Camas basketball standout competes at USA National Team trials

Brooklynn Haywood didn’t make team, but ‘held her own’ during national tryouts

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Camas High School’s new basketball star tested her skills this spring against some of the top high school basketball players in the nation.

Rising sophomore Brooklynn Haywood participated in the 2023 USA Women’s U16 National Team trials, held May 25-30, at the U.S. Olympic & Paralympic Training Center in Colorado Springs, Colorado.

“It was great,” Haywood said. “The coaches did a really great job of explaining things and teaching us things. And meeting the girls was really fun. I made friends there. We’re going to keep in touch, and we’re going to follow each other through basketball.”

Haywood and 54 other players from around the United States representing the high school graduating classes of 2025, 2026, 2027 and 2028 were invited to the trials by the USA Basketball women’s developmental national team committee earlier this year.

“We are excited to have such a talented group set to compete for roster spots on the 2023 Women’s U16 national team,” committee chairwoman Kirsten Moore said before trials. “For many of these athletes, this will be their first time participating in USA Basketball trials, and we are excited to see who rises to that challenge.”

Haywood wasn’t selected for the squad, which is competing in the FIBA U16 Women’s Americas Championship, held from Tuesday, June 13, to Monday, June 19 in Mérida, Mexico, but felt as though she “held her own” during the trials.

Haywood, a 5-foot-9 point guard, also learned some lessons that she can apply to the rest of her basketball career, which she hopes includes another tryout for a national squad.

“I learned that the girls that were there are really good basketball players, and I have to keep working and keep getting better,” she said. “I have heard about these girls, and I’ve seen them play sometimes, but playing against them is so much different. I did well, but I just need to keep getting better. I’m going to stay in the gym and keep pushing myself.”

Haywood exploded onto the Washington state prep basketball scene as a freshman during the 2022-23 campaign, averaging a Clark County-best 26 points per game for Union High School. After the season, she announced her intentions to transfer to Camas High and join a Papermakers squad that came within a few points of winning a state championship last season.

“I think the atmosphere is going to be great,” Haywood said. “There are some great basketball players on my team that I will be playing with and practicing against, and I’m going to get better this season (by) getting to play against these girls in practice. We’re going to be playing some really good competition during the high school season, so it’s just going to be super fun to get better and grow as a team.”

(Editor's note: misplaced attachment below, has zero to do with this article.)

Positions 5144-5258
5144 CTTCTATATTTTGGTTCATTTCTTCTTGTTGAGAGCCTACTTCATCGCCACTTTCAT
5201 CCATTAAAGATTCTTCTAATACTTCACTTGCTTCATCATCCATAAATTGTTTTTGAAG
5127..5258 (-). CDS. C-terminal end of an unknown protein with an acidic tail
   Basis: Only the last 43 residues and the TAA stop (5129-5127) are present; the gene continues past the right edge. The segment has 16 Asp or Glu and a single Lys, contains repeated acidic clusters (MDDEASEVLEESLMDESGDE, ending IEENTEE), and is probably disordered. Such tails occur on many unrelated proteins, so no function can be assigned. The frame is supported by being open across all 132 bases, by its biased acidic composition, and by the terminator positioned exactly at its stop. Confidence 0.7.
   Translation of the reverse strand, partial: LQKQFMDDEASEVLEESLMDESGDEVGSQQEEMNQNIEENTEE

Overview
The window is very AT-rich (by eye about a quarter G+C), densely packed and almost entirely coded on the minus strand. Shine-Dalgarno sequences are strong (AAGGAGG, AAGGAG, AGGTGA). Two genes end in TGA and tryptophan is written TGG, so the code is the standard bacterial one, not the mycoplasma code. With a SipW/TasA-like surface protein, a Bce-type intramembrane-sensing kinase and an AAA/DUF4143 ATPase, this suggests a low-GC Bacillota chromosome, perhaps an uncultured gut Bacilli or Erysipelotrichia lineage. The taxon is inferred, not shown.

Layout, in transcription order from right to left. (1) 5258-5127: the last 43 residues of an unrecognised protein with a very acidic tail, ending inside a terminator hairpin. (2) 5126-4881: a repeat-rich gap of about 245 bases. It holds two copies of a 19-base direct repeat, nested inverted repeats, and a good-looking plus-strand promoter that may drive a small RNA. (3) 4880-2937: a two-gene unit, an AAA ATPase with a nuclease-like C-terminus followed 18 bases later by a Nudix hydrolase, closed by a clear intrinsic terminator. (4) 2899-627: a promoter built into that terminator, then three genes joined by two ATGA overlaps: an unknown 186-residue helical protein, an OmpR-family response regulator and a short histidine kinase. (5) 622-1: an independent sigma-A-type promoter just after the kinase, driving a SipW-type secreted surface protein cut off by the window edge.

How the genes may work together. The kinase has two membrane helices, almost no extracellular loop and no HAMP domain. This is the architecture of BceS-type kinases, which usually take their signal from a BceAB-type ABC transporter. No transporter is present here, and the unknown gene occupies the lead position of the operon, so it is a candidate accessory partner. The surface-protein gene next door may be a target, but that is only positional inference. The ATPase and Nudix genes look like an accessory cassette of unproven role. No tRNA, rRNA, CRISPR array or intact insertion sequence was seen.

Camas went 23-3 and advanced to the 4A Hardwood Classic state tournament championship contest, where it lost to Eastlake (Sammamish) High School, during the 2022-23 season.

Haywood’s new teammates include Addison Harris, who was named as The Columbian’s all-region girls basketball player of the year after averaging 17.2 points and 10.5 rebounds per game while shooting 53 percent from the floor, and all-region selection Riley Sanz (10.4 points, 6.1 rebounds).

“I’m so excited,” said Haywoood, who was recently ranked as the best girls basketball player in Washington state by the Prep Girls Hoops website. “I’ve known these (Camas) girls for a long time. When I first got here, I was working out with them and training with them. I’m just excited to reconnect with them and play with them again. I’ve loved watching them because they have such great players on their team and they play together. It’s not like one person has to do everything or they’re being selfish, because they know everyone can score. They know everyone’s good enough to be able to score, and they play together, and that’s why they win so many games.”

That’s why Haywood is not really concerned about her personal statistics, even though she has dreams of signing with a National Collegiate Athletic Association (NCAA) Division-I school and playing in the Women’s National Basketball Association (WNBA) one day.

“All I care about is winning games. That’s all I (want to) do,” she said. “I don’t care who scores the most points or who played the best or who did this or that. I just want to win, and win as a team and win together, and play together the entire time. I’m going to play their style of basketball because it’s working. I’m not worried about how many shots I’ll be getting because I know that when I’m open, (my teammates are) going to find me.”